The Manufacturing Institute released Thursday (July 15) a study that examines best practices for worker retention among manufacturers and the factors that affect retention. Amid the COVID-19 pandemic, manufacturers have faced labor issues that have limited sector growth, according to reports from the Institute for Supply Management (ISM).
The Manufacturing Engagement and Retention Study was completed by the Manufacturing Institute’s Center for Manufacturing Research and the American Psychological Association (APA) and featured leadership and worker perspectives. The study analyzed why manufacturing workers stay with their employers and what contributed to that decision. Link here for the study.
“With 814,000 jobs open in manufacturing, there has been a great deal of attention on recruitment, but part of the equation is also retention,” said Carolyn Lee, executive director for the Manufacturing Institute. “We partnered with the APA to provide manufacturers a deeper dive into the forces affecting retention — what works, what motivates employees and where employers likely can improve. And as the study shows, not all employees are motivated by the same factors. It’s important to understand key differences among employee groups so that we can continue to foster the most engaging, productive and inclusive workplaces possible.”
Following are some of the key findings:
- Eight in 10 workers said they stay with their employer because they enjoy the work
- Employees under age 25 said they stay with their employer because of training and development (69%) and career opportunities (65%)
- Employees who feel valued were more than four times as likely to report high levels of work engagement (59% vs. 13%) and less likely to feel stressed out (16% vs. 66%) or that they plan to leave the company within the next year (2% vs. 12%)
- While competitive pay and benefits are important, designing work in a way that increases positive experiences can improve retention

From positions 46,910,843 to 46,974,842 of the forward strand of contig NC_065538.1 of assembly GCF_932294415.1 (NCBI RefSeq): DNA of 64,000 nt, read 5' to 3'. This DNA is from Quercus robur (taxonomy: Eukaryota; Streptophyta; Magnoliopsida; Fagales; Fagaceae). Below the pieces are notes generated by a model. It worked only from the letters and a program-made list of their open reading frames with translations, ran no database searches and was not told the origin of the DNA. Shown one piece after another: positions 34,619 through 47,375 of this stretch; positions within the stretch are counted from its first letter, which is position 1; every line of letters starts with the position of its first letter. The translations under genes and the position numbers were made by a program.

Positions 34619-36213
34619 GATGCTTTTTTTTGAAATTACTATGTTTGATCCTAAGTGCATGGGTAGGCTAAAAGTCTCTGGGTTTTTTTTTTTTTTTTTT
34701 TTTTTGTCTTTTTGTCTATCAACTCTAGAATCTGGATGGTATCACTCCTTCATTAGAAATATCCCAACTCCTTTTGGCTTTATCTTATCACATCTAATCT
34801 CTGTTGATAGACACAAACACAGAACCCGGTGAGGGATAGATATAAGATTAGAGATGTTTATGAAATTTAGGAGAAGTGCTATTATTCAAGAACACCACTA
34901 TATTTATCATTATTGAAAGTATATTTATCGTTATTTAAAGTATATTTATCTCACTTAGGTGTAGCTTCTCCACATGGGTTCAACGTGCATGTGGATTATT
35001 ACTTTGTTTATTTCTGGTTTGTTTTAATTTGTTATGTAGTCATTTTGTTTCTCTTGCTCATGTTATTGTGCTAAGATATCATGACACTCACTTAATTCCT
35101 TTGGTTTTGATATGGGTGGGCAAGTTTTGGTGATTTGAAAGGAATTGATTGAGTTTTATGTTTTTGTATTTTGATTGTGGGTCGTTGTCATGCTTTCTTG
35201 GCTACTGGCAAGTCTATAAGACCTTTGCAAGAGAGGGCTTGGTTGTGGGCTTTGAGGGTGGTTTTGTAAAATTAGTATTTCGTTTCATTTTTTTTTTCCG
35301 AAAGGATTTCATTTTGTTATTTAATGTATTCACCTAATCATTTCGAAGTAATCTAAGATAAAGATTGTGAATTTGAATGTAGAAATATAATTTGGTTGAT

- The most sophisticated retention efforts include ensuring all employees understand how their efforts contribute to the company’s success and equipping frontline managers to support workers.
Manufacturing leaders cited addressing the following areas to improve retention:
- Employee recognition programs
- Internal communication
- Clear career paths
- Better management training, especially soft skills.
Manufacturers have continued to cope with labor and materials shortages amid the pandemic, according to the June Manufacturing ISM Report on Business.
“Worker absenteeism, short-term shutdowns due to parts shortages and difficulties in filling open positions continue to be issues that limit manufacturing-growth potential,” said Timothy Fiore, chair of the ISM Manufacturing Business Survey Committee.
In June, the manufacturing purchasing managers’ index (PMI) fell 0.6 percentage points to 60.6% in May. A reading above 50% indicates the manufacturing sector is expanding. Fiore noted the employment index limited sector expansion and contracted by 1 percentage point to 49.9% after six consecutive months of growth as manufacturers and suppliers remain challenged to attract and retain employees.
“Panelists’ companies and their supply chains continue to struggle to respond to strong demand due to the difficulty in hiring and retaining direct labor,” Fiore added. “Continued high backlog levels, too low customers’ inventories and record raw-materials lead times are being reported. Labor challenges across the entire value chain continue to be the major obstacles to increasing growth.”